* Illinois blocks Anheuser takeover bid of distributor
* Cites "three tier" system
* Anheuser says to challenge ruling in federal court
(Adds comments from Anheuser, trade publication, byline)
By Martinne Geller
NEW YORK, March 10 The Illinois Liquor Control
Commission blocked a bid by Anheuser-Busch InBev NV's (ABI.BR)
U.S. business to take over Chicago-area distributor City
In a declaratory ruling on Wednesday, the commission said
that Anheuser-Busch Cos Inc, part of Belgium-based
Anheuser-Busch InBev, is a "nonresident dealer" of alcoholic
beverages and that the Liquor Control Act does not specifically
allow a nonresident dealer to also be a distributor in the
The commission's ruling cites Illinois' "three tier"
distribution system, which requires alcoholic beverages in U.S.
states to be sold to a wholesaler or distributor, which then
sells them to stores, bars or restaurants.
Anheuser-Busch InBev, the world's largest brewer with
brands ranging from Budweiser to Stella Artois, said in a
statement that it strongly disagrees with the decision, and
that it is pursuing other legal options, including filing a
lawsuit on Wednesday in federal court in Chicago to challenge
the constitutionality of the decision.
The commission said preserving the three tier system is "a
fundamental objective" of the state legislature as a matter of
public policy and that it "protects against vertical monopolies
and economies of scale that would lead to the introduction of
cheap alcoholic liquor into the marketplace".
Anheuser-Busch General Counsel Gary Rutledge said "a brewer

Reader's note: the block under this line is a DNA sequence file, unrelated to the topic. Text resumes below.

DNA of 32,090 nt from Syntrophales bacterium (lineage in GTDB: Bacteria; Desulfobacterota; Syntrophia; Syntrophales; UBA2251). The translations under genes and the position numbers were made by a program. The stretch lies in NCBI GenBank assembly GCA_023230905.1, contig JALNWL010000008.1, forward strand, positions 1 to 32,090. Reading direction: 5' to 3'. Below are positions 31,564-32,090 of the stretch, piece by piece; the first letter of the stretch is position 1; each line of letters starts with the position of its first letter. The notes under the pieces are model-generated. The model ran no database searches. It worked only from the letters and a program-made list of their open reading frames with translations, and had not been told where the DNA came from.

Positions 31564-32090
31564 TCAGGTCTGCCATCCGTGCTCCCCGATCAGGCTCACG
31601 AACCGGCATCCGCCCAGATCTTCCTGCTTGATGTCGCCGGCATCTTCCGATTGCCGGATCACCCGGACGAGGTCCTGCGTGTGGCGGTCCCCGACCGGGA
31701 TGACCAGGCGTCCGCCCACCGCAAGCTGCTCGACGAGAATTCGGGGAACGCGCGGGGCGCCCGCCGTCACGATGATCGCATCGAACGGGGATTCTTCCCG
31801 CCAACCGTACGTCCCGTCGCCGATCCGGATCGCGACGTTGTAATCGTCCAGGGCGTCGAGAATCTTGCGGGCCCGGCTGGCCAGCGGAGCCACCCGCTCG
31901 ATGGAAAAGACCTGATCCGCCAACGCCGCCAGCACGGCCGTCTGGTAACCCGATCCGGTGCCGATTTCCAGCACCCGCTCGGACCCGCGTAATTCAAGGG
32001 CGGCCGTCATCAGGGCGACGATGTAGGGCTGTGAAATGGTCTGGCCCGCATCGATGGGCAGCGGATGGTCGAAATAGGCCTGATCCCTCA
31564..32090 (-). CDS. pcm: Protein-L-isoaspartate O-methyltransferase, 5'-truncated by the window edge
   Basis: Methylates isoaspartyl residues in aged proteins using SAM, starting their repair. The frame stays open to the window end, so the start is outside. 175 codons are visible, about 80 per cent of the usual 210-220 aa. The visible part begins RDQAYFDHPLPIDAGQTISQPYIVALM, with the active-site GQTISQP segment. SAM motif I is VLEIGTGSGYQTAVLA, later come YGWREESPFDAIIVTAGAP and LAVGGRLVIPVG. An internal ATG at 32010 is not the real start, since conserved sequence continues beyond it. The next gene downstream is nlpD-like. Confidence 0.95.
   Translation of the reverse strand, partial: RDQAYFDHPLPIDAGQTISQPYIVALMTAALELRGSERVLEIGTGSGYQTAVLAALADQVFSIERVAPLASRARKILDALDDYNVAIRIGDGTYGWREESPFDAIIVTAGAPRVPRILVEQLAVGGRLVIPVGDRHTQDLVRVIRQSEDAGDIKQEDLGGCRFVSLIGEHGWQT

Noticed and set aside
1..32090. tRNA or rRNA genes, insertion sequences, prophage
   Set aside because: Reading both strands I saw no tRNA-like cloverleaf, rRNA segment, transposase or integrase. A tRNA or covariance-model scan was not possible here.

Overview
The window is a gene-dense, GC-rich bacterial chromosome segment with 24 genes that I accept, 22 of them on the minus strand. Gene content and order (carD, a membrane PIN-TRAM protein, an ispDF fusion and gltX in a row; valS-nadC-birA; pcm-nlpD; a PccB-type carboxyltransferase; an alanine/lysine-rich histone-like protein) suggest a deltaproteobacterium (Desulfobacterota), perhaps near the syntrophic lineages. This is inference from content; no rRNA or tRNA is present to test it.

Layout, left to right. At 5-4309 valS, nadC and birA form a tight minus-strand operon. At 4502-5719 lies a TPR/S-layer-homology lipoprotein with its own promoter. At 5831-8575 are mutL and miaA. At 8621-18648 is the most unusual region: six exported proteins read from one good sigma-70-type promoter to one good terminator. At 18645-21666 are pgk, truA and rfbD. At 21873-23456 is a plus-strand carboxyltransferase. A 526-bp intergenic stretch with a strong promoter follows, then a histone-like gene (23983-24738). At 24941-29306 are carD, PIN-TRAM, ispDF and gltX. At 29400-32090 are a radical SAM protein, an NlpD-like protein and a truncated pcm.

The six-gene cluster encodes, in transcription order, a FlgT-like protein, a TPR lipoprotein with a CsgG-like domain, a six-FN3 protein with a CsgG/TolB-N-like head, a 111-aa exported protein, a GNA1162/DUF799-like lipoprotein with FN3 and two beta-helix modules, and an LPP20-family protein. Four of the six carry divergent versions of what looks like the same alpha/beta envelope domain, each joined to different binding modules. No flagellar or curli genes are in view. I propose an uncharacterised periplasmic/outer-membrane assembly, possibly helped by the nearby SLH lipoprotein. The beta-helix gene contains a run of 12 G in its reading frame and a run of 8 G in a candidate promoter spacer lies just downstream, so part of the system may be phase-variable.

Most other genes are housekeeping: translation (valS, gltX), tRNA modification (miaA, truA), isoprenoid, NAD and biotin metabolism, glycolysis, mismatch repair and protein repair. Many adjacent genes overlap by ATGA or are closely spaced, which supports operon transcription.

holding a (distribution) license is no threat to the three-tier
system whatsoever, and any statement otherwise is simply a
misunderstanding of the three-tier system."
He said the commission's position is that Illinois law
allows in-state brewers to hold distribution licenses, just not
Anheuser-Busch, through its affiliate Wholesaler Equity
Development Corp, proposed to buy the 70 percent stake in City
Beverage that it does not already own. It has held a 30 percent
interest in the distributor since 2005.
Because Anheuser has had the stake since 2005, the
commission said it would renew City Beverage's current
distribution licenses upon their expiration.
Yet if the commission learns that Anheuser or any of its
affiliates has bought any additional stake in City Beverage, it
will then consider the licenses to be in violation of the
liquor control act and subject to revocation or refused
renewal, the ruling said.
Beer Business Daily publisher Harry Schuhmacher said it was
"kind of a split ruling".
"AB can't own a controlling interest, but it can own a 30
percent interest," Schuhmacher wrote on Wednesday. "It leaves a
hole in the boat, as they say."
(Reporting by Martinne Geller; editing by Gerald E.
McCormick, Andre Grenon and Carol Bishopric)